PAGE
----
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Our hopes for 2013 ~ part 2

From some WSC contributors

icon fantasist

That Scotland's clubs and administrators give the fans a league structure not based on playing the same small number of clubs four times a season. We want a set-up with more promotion and relegation. I'm not holding my breath. Short-sighted business decisions almost always trump sporting considerations in Scottish football and the clubs clearly don't believe that their customers are always right. That's the price you pay for being a loyal customer. Or, in old money, a fan; football is not a business, it's a sport. It's a shame those running the game are ignorant of that.
Mark Poole

That fans, especially on Twitter, can find it in themselves to be a little less one-eyed when talking about disciplinary matters involving their club's players, especially involving racism. Defend your club to the hilt, by all means, but don't forget your humanity while you're doing it.
Andy Brassell

I'd like to see Borussia Dortmund winning the Champions League. They play entertaining attacking football, have what seems a decent bunch of young enthusiastic players, a coach who talks clearly and engagingly about the game and no huge debts or billionaire owners. I've no connection at all with the club but they get my vote.
Dermot Corrigan

As someone of a certain age, who used to love a sneaky game of European football teams hangman during double maths, I have a serious pining for the UEFA and Cup Winners Cup. Is it too much to hope that clubs and fans (not just in the UK but pretty much right across Europe) start taking the much-maligned Europa League a little more seriously, especially now the barmy format has been ditched and the tournament has become a little more user-friendly. Ajax v Steaua Bucharest, Borussia Monchengladbach v Lazio: I can't be the only one who feels a rush of retro thrill at those fixtures, can I?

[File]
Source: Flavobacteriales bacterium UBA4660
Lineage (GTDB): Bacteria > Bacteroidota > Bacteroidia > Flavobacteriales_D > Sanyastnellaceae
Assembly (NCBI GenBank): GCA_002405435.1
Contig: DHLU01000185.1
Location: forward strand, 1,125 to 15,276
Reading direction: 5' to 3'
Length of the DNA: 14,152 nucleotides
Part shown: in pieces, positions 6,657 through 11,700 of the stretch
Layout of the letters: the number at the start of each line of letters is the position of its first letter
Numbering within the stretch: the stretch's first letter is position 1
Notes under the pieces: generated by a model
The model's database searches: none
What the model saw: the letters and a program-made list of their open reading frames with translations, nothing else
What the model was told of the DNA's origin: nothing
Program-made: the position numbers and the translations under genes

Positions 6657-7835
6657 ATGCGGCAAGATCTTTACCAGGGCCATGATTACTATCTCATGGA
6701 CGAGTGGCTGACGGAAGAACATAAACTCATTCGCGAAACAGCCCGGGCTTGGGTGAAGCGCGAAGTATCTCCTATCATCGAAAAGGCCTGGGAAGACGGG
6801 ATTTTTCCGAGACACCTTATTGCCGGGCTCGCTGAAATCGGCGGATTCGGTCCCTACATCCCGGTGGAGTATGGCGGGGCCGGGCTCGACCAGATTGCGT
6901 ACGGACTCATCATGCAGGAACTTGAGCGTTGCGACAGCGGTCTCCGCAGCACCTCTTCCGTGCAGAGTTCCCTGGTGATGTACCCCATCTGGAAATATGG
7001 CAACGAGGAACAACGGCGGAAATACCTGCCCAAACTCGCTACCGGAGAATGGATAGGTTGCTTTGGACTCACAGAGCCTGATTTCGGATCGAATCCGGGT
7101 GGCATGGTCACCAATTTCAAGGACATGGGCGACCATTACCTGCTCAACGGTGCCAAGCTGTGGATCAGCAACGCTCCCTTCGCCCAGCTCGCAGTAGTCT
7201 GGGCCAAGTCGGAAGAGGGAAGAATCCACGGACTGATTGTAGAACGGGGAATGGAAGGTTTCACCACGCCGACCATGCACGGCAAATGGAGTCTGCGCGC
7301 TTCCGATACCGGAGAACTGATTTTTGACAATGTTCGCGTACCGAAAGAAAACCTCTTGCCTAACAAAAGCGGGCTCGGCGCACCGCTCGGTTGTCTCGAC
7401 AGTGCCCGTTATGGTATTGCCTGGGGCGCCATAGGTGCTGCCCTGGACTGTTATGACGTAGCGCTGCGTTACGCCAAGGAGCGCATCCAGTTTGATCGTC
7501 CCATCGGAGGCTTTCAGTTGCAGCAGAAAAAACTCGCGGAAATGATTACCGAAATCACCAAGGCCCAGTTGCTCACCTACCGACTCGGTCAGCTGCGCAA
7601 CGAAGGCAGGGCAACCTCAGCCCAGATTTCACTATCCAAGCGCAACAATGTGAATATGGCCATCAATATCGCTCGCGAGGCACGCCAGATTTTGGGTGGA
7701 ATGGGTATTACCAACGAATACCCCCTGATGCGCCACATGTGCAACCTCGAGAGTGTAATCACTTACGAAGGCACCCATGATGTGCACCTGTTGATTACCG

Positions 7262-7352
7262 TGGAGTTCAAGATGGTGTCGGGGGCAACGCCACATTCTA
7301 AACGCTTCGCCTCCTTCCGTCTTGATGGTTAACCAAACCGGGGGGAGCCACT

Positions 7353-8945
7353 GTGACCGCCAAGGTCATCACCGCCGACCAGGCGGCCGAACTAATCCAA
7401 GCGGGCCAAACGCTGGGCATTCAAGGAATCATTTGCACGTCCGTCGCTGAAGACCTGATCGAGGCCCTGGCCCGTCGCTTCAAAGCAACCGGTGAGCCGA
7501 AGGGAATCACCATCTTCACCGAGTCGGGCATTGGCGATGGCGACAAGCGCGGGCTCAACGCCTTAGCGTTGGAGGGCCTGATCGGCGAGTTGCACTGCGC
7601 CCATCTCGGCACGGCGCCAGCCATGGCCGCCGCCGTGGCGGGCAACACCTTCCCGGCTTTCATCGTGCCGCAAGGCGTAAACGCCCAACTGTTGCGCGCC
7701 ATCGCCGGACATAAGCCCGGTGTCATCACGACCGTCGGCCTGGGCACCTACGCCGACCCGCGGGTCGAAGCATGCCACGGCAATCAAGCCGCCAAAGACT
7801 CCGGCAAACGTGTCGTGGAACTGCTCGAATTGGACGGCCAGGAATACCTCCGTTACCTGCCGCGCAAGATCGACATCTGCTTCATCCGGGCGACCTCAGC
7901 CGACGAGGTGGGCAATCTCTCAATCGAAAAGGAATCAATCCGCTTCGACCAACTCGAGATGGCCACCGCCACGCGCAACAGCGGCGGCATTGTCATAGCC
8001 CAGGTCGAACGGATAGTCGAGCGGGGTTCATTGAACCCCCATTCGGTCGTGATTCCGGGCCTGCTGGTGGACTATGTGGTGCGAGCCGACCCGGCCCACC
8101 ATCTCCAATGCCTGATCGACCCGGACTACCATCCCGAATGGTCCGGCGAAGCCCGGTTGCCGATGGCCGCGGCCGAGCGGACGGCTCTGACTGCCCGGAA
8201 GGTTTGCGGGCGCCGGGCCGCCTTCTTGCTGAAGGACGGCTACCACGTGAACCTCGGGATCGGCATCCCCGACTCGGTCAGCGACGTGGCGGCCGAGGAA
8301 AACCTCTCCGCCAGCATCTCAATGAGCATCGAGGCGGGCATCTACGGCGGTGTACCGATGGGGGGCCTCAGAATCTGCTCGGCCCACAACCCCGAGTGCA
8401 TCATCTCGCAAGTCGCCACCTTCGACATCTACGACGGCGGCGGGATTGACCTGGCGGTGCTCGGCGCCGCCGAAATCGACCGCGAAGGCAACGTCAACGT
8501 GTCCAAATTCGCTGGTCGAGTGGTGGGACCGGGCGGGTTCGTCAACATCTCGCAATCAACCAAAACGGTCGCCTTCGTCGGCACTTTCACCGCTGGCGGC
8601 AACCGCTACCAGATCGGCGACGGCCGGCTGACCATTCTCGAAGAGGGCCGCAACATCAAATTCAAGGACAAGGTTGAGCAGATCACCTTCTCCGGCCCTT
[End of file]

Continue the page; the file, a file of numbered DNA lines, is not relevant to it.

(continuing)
Matthew Barker

A serious attempt at sensibly-funded progression at Newcastle rather than gambling on spending as little as possible again.
Mark Brophy

Pundits should be more restrained in their criticism of referees. Their apparent inability to understand how officials make mistakes – the game is played at a furious pace, players are constantly trying to fool them and they don't have access to replays – is either stupid or disingenuous. If they can't curb the vitriol, they should be equally excessive in their criticism of the errors of players and managers.
Ed Wilson

As a British football supporter living in the US I really don't want to see that aging and cretinous generation of Chelsea players start washing up on the shores of MLS. The sport in this country is slowly getting on its feet. Yet there are enough challenges already without John Terry, Frank Lampard and Ashley Cole turning up and making everyone feel queasy.
Ed Upright

With no tournaments to distract the populous this summer, that the actual football of the FA Women's Super League gets greater coverage than the transfer rumours and non-news of the men's game.
Glen Wilson

It would be great if the election campaign for the presidency of the Asian Football Confederation is conducted with some transparency and talk about the football issues that need to be discussed. That is a forlorn hope as the politics and behind-the-scenes deals have already started – heaven forbid that anyone would actually communicate with fans on this continent of almost four billion.
John Duerden